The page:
Since becoming an amateur food-reviewing hack, I have become more and more aware of how little I know about food and its vocabulary. I realize I basically know nothing beyond the basics and American terms - like, okay, I get what a "burger" or "deep-fried and greasy" mean, but stuff from other cultures? Not so much.
Take, for instance, our Japanese friend Joe-San and his Tempura Chicken. A couple years ago, for the one and only time in my life, I went out for sushi and sampled many different types of rolls. California rolls were okay but didn't do too much for me, and I don't recall the names of any other type of roll I ate except some shrimp tempura ones. Sandy was pretty content to just stick to her fried rice. Those shrimp tempura rolls were pretty good, and I recall them being fairly spicy, so since then I have taken to assuming that the word "tempura" implies some level/type of spice. Well, turns out that's wrong as I found out after trying out this chicken. "Tempura" is actually a style meaning lightly battered and fried, with no implication of spicy hotness. Which, in turn, means that when I thought I was eating raw shrimp in the sushi, it was actually not, which means not all sushi is raw (to which Sandy says "duh"), which just leaves me a little confused, like I ventured a little too quickly down the rabbit hole.
Anyways, the tempura chicken .... meh. What caused me to look up the meaning of the word "tempura" was the flavor (or lack of existence thereof) of this particular dish. To make this stuff, you bake up a bagful of skimpily breaded chicken nuggets in the oven (you can also deep-fry, which I guess leaves it technically "tempura") and toss it around in some red sauce that comes in a packet you microwave and dunk in warm water. The chicken itself is decent - it turns out to be crispy and chickeny and all that good stuff. The sauce though - it doesn't do anything except put a coat of reddish goop on your dinner. It's just there and doesn't taste like anything. It's as worthless as a plot in a Jerry Bruckheimer movie. I tried a little bit of it by itself, and there is a faint, barely distillable sweet-sour taste like the package proclaims, but when put on chicken, the taste of the actual chicken easily overpowers it. It was only slightly discernible when eaten with plain white rice (not like there was much to spare .... Joe-San is a stingy guy saucewise). After a few bites, just to give it some flavor, Sandy and I dumped a few sprinkles of crushed red pepper on there. On a positive note, texture-wise you do end up with a plateful of chicken chunks that mirror what you'd expect from a Chinese restaurant, so it does have redeeming qualities. Given the choice between the two, I'd definitely recommend TJ's Mandarin Orange Chicken if you're in the mood for an inexpensive, easy-to-make semi-Asian inspired dinner.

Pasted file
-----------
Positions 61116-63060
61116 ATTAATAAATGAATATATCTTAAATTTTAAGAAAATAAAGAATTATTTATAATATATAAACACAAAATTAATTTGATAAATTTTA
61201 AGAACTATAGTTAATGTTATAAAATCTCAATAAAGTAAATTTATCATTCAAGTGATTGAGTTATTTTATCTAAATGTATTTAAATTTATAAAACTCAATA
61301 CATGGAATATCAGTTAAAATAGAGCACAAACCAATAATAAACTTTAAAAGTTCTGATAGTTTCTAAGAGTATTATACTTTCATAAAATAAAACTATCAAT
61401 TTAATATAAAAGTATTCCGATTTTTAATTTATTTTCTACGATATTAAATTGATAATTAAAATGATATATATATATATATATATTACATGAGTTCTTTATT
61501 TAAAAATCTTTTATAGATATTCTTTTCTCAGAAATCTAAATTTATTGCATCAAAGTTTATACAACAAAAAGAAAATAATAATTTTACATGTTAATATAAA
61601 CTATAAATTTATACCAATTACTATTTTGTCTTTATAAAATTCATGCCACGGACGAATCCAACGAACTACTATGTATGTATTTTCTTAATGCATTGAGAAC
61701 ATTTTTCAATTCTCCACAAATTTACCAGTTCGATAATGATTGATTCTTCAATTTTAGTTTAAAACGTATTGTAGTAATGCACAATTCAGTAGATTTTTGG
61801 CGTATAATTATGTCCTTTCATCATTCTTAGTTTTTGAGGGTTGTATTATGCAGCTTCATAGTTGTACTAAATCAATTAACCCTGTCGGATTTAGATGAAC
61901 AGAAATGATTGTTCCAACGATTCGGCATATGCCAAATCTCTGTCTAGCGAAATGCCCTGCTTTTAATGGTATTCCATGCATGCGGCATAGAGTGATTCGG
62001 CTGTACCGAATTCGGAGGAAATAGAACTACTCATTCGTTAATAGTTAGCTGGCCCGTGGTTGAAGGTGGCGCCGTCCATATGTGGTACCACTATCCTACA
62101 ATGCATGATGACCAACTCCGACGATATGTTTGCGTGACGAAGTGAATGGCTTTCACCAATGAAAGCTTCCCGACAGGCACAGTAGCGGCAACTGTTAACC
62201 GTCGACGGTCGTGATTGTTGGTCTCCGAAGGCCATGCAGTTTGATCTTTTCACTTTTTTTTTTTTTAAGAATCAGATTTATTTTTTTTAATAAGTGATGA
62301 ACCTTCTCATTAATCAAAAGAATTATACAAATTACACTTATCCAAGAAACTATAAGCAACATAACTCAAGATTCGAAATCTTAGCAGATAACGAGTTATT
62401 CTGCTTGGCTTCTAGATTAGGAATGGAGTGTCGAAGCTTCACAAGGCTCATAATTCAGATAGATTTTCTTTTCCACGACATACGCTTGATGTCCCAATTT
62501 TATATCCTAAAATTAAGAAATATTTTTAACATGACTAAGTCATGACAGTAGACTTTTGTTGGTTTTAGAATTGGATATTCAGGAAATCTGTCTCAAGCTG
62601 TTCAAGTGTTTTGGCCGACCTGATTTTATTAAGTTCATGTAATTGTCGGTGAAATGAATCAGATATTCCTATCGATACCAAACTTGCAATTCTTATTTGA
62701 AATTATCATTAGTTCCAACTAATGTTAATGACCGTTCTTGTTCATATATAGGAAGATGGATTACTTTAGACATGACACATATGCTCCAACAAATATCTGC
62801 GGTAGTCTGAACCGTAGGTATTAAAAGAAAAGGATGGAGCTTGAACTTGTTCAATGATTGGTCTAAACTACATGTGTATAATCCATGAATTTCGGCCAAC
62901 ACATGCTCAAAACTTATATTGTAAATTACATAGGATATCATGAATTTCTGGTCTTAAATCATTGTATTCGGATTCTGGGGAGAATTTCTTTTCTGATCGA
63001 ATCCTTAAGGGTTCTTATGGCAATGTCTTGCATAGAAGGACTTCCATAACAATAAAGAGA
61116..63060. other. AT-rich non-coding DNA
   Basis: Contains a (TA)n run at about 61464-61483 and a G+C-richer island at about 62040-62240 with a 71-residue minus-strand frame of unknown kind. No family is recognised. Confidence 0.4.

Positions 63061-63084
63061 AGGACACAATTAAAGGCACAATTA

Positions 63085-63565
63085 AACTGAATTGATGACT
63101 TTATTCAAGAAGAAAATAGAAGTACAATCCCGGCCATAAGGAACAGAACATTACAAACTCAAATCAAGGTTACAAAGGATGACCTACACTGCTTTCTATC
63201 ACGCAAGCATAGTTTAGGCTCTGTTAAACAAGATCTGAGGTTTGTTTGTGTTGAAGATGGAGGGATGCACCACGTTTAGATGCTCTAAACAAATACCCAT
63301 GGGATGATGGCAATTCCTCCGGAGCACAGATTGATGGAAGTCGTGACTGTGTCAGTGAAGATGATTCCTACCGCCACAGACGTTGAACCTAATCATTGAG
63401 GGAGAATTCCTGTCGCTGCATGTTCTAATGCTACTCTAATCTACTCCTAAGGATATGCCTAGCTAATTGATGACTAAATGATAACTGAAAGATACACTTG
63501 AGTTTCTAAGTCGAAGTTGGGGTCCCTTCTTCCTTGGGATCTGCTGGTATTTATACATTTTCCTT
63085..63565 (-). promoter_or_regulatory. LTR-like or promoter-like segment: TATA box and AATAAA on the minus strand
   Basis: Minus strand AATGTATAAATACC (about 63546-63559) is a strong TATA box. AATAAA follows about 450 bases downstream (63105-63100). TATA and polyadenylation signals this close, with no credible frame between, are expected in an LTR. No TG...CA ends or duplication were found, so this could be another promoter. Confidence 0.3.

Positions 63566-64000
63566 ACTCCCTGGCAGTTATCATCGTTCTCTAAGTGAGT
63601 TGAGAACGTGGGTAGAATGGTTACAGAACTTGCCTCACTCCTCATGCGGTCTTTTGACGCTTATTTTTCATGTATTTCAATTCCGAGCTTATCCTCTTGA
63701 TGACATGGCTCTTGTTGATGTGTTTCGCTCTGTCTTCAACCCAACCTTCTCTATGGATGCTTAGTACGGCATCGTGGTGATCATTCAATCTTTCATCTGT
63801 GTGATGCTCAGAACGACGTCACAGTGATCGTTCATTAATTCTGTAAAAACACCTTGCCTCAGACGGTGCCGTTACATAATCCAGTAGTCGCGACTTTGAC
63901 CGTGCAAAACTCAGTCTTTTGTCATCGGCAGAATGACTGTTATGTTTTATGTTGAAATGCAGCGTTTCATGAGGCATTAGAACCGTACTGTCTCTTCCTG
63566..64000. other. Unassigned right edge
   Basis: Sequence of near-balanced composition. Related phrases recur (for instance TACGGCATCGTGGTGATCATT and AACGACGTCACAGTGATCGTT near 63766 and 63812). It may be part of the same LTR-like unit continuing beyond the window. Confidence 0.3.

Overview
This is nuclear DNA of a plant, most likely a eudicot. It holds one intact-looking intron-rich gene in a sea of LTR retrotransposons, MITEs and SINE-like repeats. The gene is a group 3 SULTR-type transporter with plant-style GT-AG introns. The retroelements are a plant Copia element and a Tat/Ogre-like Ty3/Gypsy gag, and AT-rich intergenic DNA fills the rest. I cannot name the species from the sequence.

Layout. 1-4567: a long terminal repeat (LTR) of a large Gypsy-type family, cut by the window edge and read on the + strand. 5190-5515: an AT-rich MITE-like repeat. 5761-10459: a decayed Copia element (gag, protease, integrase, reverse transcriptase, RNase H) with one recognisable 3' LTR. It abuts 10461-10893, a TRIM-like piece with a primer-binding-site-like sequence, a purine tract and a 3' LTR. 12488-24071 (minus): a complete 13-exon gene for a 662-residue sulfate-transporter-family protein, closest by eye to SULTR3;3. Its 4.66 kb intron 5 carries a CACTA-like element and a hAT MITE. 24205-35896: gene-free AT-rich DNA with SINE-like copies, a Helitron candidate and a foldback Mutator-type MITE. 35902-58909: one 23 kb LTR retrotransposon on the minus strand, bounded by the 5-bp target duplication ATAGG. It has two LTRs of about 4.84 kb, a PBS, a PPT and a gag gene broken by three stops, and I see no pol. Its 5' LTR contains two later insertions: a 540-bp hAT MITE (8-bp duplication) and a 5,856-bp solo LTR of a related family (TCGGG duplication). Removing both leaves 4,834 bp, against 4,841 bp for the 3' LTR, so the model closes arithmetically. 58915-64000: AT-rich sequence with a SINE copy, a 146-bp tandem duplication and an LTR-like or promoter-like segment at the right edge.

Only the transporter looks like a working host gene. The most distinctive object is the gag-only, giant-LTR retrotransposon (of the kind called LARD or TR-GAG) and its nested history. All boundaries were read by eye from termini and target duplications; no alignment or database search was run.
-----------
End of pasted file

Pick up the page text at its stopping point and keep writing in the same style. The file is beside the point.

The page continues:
Both Sandy and I are in agreement about it: We'd get it again, and wouldn't necessarily mind it, but we definitely wouldn't be upset if we pass it up on a fairly regular basis. Next time, we'd probably modify the sauce a little before combining it with the chicken ... I'd imagine some various chili peppers, maybe some Chipotle, cumin, black pepper ... wait, those aren't really Asian, and Sandy would be semi-upset that it wouldn't be right (I have a tendency to just dump whatever spices in, and they have to be at least semi-thematic for her) ... I have much to learn. Sandy gives them a 2.5 out of 5, and I agree. The taste just isn't quite there enough to rate them any higher.
Bottom line: 5 out of 10 Golden Spoons